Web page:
Two Poems by Ilan Mochari

Two Poems by Ilan Mochari

Industrial Park

Not truly an oxymoron, no
more so than amusement park
(according to my dictionary)
and not without its virtues:
diverse modes of transport (road & rail,
air & sea) all nearby; risks
of commerce ghettoized into one
vast infrastructured kingdom –
towering silver structures within
walking distance of nothing.

Yet to call it a park feels like a
blasphemy to seesaws, swings
& slides; i wonder: do new-age priests
& rabbis view these clusters
as hubristic displays like Babel’s
tower? do bold, untenured
sociologists claim that only
a generation weaned on
Lego could imagine & erect
such paint-by-number eyesores?


slow swimmer

surface caress
dint of toenail farewell
tomorrow, i say
(i am here everyday)

(it helps me get away)

a body joined my lane today
but when a free lane opened
crossed the buoyant partition


(she was faster than i)

i used to stroke harder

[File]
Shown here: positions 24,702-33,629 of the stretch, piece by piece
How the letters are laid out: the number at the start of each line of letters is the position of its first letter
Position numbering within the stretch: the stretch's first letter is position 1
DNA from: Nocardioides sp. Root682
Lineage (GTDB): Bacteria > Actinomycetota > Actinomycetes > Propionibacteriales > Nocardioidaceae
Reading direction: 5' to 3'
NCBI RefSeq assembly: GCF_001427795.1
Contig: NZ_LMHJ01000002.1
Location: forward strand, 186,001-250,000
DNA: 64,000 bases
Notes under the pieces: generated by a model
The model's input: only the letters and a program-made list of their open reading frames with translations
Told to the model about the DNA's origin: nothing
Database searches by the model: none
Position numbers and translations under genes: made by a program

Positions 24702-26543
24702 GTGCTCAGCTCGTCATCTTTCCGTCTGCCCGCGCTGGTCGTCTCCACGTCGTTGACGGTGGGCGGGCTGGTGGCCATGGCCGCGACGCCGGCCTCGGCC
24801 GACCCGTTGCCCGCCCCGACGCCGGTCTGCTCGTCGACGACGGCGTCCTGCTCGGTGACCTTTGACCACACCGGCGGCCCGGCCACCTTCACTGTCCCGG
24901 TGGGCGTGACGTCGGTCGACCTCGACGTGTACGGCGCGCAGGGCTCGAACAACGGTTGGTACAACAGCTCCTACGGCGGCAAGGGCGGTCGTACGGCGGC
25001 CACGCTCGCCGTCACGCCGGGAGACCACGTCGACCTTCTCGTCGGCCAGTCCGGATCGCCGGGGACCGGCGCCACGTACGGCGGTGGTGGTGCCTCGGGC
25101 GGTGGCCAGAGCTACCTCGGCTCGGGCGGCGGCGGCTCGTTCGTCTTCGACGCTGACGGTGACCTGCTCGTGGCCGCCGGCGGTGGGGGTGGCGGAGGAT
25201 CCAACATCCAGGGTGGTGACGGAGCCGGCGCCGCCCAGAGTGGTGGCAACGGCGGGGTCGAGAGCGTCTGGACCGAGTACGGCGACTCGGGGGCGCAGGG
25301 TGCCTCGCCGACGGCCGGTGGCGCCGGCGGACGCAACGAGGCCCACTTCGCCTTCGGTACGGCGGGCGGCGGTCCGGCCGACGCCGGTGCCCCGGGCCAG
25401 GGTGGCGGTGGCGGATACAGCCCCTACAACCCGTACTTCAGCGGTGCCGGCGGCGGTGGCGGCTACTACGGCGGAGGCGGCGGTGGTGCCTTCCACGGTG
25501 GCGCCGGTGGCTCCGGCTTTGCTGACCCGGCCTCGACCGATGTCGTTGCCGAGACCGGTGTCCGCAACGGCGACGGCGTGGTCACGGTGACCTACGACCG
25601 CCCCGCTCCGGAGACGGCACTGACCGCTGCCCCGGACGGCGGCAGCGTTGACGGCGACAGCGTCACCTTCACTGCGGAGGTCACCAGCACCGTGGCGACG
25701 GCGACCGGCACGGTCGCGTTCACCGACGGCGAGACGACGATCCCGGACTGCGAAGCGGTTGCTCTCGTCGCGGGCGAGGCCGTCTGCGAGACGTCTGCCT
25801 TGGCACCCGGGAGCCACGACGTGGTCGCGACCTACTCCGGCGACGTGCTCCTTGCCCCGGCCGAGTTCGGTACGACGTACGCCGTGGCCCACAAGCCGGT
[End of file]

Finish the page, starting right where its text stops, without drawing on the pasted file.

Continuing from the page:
when someone threatened
to pass me by, by

today i just let her pass, pass

yet my arms ached
like they never did
when i was younger

Ilan Mochari is the author of the novel Zinsky the Obscure (Fomite Press, 2013). Kirkus Reviews calls it: “A powerful debut with Dickensian touches.” Booklist says: “This wry debut novel takes on the classic coming-of-age saga, and it makes the reader rethink common assumptions about how young people get from here to there.” 

Ilan’s short stories have appeared in Keyhole, Stymie, and Midway Journal. Another story was a finalist in a Glimmer Train competition. He is a contributor to Cognoscenti, the online magazine for Boston’s NPR News Station. He has a B.A. in English from Yale University. He used it to wait tables for nine years in the Boston area.